In an exclusive interview with independent American journalist Lee Stranahan, Syrian refugees say the attack on the predominantly Christian village of Maaloula was aided by Muslims living in the town. The revelation that their neighbors were joining with the Syrian rebel jihadists to terrorize Christians in the small village about 45 minutes north of Damacscus came as a shock to them.
For weeks in early September, the world got sketchy reports on the back and forth fighting in Maaloula, as combined Syrian rebel forces consisting of U.S. backed ‘Free Syria Army’ fighters battled next to al-Qaeda backed al-Nusra troops against Syrian goverment forces for control of the town.
The Maalourla survivors, speaking out for the first time, said that the Free Syria Army troops were as one with the al-Nusra warriors. They described in heartbreakng detail how Maaloula’s townspeople were terrorized and some killed for being Christian.
The attack began with a suicide bomber attacking the local checkpoint. One survivor said that armed Muslims were inside her house almost immediately, and held a machine gun to her husband’s head. The Islamists bragged about smashing a statue of Mary and taunted the family for their Christianity. The survivor broke down in tears describing her fear that her daughter would be raped by the men and that the family would be killed.
When the Maaloula witnesses was told that U.S Sec. of State John Kerry had referred to the FSA forces as ‘moderate’ in Senate testimony, she closed her eyes, shook her head both and forth and said “No no no no no.”
She said that she didn’t trust the press after seeing their reporting on the situation in Maaloula, which deemphasized the Islamist elements of the attack.
More details from the interview will be released in the next few days.
I planned my Middle East trip with to Sundays in the schedule because I wanted to get some sense of Middle Eastern Christiandom was like. So Sunday morning I dressed up and went to the local church, right by St. George’s Hospital.
It was pretty amazing. The service was all in Arabic (I think) and almost all sung. Men and woman, apprently from all walks of life, some dressed up but mostly dressed casual. Very devout and very serious.
(Note: I’m in Beirut, Lebanon covering the story of Christian refugees. Part 1 and Part 2 of my blogs have been published.)
I recently wrote about Alaa Mukahhal ; a foul mouthed, whiny, deceptive ‘Dreamer’ activist who’s part of a group of radical Dream activists–like Prerna Lal and Lizbeth Mateo–who constantly run down America with politically correct leftist rhetoric. Even most Dream activists can’t stand these people and I understand why. They really are depressing: people who put down America yet stamp their feet to demand their ‘right’ to be here.
While taking a cab across Beirut, I met this cab driver who LOVES America. When he found out I was American, he was very excited to tell me “America is great! Great like God is great.” He’s never been to the USA himself but his sister and parents live around New York City. His sister’s son has even built a successful restaurant business and has a nice house in New Jersey. THAT is a Dreamer..and they immigrated legally.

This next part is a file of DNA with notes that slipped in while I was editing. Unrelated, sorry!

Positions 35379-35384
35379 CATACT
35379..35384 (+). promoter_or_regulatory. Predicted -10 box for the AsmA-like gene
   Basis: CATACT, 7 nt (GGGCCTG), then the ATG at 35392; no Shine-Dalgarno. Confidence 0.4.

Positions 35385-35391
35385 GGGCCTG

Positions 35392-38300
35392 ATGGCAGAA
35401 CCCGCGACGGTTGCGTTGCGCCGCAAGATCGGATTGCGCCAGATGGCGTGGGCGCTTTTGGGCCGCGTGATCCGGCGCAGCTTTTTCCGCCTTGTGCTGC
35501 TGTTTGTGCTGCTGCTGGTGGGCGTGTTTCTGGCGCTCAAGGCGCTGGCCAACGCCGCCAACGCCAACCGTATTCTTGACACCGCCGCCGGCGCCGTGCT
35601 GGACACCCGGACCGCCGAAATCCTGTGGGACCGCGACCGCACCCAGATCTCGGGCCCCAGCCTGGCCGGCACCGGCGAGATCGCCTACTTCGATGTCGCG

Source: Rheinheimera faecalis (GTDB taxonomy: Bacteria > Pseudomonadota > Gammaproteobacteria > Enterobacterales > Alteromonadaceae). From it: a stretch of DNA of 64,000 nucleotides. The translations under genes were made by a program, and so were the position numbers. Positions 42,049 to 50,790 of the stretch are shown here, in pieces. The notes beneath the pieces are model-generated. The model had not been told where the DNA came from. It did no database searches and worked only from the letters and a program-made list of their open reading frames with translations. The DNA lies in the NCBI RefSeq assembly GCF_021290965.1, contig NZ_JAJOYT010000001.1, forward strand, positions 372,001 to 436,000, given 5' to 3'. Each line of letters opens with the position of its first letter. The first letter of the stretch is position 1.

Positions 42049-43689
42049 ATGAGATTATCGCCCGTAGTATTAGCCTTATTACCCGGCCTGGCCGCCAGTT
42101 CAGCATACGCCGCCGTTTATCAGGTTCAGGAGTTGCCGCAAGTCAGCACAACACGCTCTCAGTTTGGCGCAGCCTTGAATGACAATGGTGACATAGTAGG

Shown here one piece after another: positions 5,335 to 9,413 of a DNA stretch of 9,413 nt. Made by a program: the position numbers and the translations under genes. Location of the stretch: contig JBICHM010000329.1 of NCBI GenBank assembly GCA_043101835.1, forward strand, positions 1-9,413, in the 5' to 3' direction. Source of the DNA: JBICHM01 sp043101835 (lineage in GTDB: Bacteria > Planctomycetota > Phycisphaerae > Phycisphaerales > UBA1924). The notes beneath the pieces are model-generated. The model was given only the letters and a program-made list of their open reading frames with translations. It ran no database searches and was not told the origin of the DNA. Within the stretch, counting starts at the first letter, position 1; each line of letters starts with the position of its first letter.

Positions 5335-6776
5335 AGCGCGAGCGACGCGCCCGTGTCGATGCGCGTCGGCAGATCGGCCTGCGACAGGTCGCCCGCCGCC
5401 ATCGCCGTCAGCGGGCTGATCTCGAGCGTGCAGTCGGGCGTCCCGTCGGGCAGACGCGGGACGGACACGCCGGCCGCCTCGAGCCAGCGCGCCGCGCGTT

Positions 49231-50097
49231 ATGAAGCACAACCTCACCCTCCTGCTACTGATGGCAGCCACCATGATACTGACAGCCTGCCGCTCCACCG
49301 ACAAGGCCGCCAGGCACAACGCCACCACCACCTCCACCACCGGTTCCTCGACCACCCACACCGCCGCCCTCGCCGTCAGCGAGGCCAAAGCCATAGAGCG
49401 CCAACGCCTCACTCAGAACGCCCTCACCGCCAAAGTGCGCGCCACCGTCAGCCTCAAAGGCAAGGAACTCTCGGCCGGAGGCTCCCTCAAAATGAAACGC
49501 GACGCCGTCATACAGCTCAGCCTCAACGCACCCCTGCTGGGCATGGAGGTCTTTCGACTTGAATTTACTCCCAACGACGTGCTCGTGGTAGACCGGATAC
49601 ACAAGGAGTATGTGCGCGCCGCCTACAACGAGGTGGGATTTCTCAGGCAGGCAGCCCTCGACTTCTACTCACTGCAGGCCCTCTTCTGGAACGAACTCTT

In this part of our conversation, the cab driver makes a great point about not the hypocrisy of complaining about America and capitalism while reaping the benefits of it. His analogy is about a well of water as an analogy for what America brings to the world. He says if you don’t want to use those things, fine; don’t drink from the well. But he doesn’t understand using those things and at the same time throwing a stone in the well.
This is the sort of person we want to immigrate to America. If you agree, please RT or SHARE this post!
It’s my first morning in Beirut. I woke up very early and got my bags unpacked. I’d been too tired on Friday night to do much of anything, although I did go out to grab some food about 1am. All I could find with a gas station store, so I got ready made chicken sandwich and it was fresh and good.
I woke up again a little before sunrise. I wanted to get my bearings, so I decided to go for a walk around my neighborhood.
This is my first time in any Middle Eastern country and I speak only English. I wanted to get my b earings, grab some breakfast and take pictures. Later in the day, I’d start contacting people and give them my Lebanese mobile number.
I ended up walking around for about five hours, with a few pitstops in coffee shops and restaurants.
At one point, I was walking on Hamra Street, which is one of the main streets in Beirut for shopping and restaurants when I was approached by some kids with shoeshine buckets. They didn’t speak English at all but I understood them saying ‘Syria’ and pointing to themselves. I don’t know for sure that they are from Syria but I know that’s what they said.
They ranged in age from 8 to 16. (I showed them pictures of my own kids and held up fingers; they got what I was doing and did the same.) I gave them some money, which made them want more money, of course. They were very persistent in an ‘experienced street kid’ way. At one point an older man came by, who they seemed to work for and they said ‘bye bye!’ to me and took off.
Here are some photos and short bits of text from the rest of the walk.
I can already see that Beirut is a city of contrasts. Battered old buildings next to new construction. From what I saw this morning, it’s also built on many levels with winding streets and huge stairs that bring you from one area to another.
Lots of interesting stuff on the walls. Many more photos coming like these to my Flickr account.
I saw a man praying at a shrine on the side of a building. I took this when he was done. You can see what is around the corner. Contrasts.
This is another street shrine for Christians to pray at. I’ve seen these a few places around Beirut.